Bitcoin growth in Africa has been so rapid and it is gradually becoming a norm as many Africans have jumped on this crypto asset. The success of Bitcoin growth in Africa can also be attributed to the recent price rally as well as large investments from the Whales, big-name investors.
The bitcoin price, up more than 60% so far this year, has surged over the last month, jumping over the psychological $10,000 level and climbing to highs not seen since June last year.
Now, Nigeria-based bitcoin-buying service Yellow Card, backed by major cryptocurrency exchange Binance, has announced a $1.5 million seed funding round that includes heavyweights Polychain, Andreessen Horowitz, and Celo—with its chief executive declaring “crypto will go mainstream in Africa long before any other part of the world.”
“We’ve been breaking our own records over and over,” Yellow Card co-founder and CEO Chris Maurice said via email, adding the company is adding around 20,000 users a month alongside monthly volumes of $20 million.
“We’re growing extremely quickly. Additionally, we’re seeing a lot of young people take to crypto trading as a way to support themselves and their families.”
Yellow Card, after expanding into South Africa and Botswana in June, has this week closed a seed funding round that raised $1.5 million to fuel expansion in Africa and “become the dominant exchange across the continent,” the company said in a statement.
“There’s no better place for bitcoin to thrive than Africa,” Maurice said, pointing to the “practical” use of bitcoin for “payments and savings” as “why crypto will go mainstream in Africa long before the West or any other part of the world.”
“Anyone with a smartphone and place to vendor can act as an on-ramp and off-ramp from fiat to crypto,” Maurice said, explaining Yellow Card is bringing the “regionally popular ‘agency banking’”—a type of branchless banking—”to the world of crypto.”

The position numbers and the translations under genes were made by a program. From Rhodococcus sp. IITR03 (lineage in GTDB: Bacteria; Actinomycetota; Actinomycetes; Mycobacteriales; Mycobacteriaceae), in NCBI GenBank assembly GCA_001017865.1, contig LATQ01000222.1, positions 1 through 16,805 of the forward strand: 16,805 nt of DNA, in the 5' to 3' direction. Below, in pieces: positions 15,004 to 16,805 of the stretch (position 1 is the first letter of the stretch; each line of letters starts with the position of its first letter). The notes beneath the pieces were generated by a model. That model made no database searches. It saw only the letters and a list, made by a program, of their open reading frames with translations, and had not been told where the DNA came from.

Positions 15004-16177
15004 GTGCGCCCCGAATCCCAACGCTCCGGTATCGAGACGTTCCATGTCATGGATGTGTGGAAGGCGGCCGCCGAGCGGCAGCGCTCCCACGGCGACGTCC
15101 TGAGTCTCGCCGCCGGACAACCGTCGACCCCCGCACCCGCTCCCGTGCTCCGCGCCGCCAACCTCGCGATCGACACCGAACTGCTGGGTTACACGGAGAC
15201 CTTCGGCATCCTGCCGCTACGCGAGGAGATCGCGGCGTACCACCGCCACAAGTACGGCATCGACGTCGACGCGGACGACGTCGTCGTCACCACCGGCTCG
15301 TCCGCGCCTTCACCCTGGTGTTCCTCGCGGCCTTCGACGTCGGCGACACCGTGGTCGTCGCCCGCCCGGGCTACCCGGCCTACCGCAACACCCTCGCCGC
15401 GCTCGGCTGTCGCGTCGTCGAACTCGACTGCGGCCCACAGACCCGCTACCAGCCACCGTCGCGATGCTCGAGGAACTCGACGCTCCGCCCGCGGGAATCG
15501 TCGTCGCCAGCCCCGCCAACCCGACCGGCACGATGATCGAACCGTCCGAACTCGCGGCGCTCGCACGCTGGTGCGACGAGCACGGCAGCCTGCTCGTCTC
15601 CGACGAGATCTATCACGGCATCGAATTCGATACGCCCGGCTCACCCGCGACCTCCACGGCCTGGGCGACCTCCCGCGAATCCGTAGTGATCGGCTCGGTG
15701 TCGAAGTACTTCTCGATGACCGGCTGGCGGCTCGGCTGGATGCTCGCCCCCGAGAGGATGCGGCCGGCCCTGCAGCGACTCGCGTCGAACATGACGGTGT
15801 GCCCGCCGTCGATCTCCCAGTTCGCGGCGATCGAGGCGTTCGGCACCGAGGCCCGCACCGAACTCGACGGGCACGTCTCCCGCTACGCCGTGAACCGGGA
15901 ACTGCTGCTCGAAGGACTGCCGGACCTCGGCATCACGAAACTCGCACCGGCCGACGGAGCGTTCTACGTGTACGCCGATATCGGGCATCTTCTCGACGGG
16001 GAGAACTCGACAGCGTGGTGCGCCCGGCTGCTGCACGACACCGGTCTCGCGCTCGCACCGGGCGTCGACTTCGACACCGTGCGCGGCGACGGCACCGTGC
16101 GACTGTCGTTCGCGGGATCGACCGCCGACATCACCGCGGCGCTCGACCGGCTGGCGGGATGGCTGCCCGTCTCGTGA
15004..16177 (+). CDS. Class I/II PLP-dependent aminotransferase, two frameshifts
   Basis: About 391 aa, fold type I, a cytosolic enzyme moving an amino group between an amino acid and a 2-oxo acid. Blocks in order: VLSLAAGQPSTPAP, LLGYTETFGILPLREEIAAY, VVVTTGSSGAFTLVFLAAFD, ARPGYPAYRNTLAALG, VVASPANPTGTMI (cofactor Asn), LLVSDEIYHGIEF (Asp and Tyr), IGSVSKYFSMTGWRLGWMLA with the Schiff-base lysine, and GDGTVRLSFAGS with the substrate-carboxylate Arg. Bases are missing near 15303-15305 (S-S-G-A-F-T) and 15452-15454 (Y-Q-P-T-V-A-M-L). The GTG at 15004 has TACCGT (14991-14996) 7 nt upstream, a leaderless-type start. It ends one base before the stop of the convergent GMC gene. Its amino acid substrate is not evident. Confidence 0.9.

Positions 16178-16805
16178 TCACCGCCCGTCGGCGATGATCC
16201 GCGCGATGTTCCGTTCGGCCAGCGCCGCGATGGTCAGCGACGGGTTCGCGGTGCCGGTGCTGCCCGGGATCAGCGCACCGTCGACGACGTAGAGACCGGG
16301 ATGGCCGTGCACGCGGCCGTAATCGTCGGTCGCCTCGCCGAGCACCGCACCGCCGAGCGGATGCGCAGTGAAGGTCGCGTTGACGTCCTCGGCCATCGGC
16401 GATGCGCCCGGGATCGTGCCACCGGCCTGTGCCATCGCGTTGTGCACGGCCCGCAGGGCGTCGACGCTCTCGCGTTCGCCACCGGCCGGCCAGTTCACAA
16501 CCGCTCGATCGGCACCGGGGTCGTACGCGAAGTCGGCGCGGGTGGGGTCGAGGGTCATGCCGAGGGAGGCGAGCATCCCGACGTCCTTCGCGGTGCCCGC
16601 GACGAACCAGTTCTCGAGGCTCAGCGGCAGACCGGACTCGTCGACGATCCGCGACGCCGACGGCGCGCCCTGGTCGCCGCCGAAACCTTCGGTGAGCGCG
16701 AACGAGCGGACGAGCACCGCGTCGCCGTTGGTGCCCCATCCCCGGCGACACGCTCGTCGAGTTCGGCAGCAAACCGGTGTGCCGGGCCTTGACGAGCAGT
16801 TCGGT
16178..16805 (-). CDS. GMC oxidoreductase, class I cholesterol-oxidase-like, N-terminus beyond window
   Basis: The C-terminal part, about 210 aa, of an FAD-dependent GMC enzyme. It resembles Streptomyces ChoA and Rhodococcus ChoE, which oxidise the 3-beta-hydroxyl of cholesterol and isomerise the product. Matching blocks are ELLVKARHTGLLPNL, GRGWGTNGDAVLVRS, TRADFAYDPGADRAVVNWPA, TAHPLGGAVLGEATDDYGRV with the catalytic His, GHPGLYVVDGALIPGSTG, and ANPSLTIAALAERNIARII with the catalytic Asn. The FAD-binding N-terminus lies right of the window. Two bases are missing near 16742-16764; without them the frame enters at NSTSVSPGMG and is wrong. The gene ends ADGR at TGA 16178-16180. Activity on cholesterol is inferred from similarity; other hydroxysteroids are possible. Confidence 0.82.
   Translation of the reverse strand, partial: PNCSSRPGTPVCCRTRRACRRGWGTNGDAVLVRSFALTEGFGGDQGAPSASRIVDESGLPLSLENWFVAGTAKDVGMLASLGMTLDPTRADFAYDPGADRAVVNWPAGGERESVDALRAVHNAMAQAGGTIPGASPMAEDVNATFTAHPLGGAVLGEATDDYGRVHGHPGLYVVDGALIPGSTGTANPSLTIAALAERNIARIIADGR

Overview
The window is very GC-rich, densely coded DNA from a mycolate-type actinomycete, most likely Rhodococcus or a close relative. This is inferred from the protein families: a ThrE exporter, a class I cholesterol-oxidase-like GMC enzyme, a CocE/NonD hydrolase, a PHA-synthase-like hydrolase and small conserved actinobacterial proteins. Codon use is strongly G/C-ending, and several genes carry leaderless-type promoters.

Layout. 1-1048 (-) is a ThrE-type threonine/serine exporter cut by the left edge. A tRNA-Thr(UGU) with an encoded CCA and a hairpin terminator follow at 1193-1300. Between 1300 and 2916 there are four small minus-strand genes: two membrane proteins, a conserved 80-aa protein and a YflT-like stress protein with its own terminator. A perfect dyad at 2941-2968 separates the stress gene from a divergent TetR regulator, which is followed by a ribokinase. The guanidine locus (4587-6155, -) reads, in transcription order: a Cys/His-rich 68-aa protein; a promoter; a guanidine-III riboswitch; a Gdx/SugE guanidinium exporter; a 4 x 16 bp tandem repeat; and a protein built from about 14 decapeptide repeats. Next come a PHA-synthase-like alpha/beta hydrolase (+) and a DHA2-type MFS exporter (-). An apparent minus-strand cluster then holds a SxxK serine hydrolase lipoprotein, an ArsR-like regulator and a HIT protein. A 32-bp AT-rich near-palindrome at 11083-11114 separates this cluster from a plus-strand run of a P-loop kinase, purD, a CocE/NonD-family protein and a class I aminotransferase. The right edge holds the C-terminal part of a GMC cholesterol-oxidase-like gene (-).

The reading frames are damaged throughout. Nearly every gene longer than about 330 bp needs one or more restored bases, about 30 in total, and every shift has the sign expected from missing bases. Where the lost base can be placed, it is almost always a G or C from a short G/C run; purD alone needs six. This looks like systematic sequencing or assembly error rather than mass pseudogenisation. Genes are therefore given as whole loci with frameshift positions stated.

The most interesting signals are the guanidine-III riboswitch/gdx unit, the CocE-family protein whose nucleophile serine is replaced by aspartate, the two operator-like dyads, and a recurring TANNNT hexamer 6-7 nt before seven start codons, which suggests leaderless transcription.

Earlier this year, a report by Arcane Research found that “Africa is one of, if not the most, promising regions for the adoption of cryptocurrencies,” with bitcoin and crypto ownership rates in South Africa and Nigeria at 13% and 7%, respectively—far higher than the worldwide average of 7%.
Maurice, who founded Yellow Card along with Justin Poiroux in 2016 after selling bitcoin for cash in Taco Bells along the U.S. east coast, wants to “bringing cryptocurrency to the people who need it most” and last year met with Twitter’s TWTR Jack Dorsey on his bitcoin-inspired trip to Africa.
Dorsey, the chief executive of both payments company Square SQ and micro-blogging platform Twitter, has set his sights for the “future” of bitcoin and technology on Africa and its more than 1.2 billion people and had planned to spend a few months there this year before the coronavirus pandemic put things on hold.
“Jack is a great guy and he really understands our vision and has a similar vision for the continent,” Maurice said.
“We just need to get him back to Lagos for a few months.”
This article is sourced from:https://www.forbes.com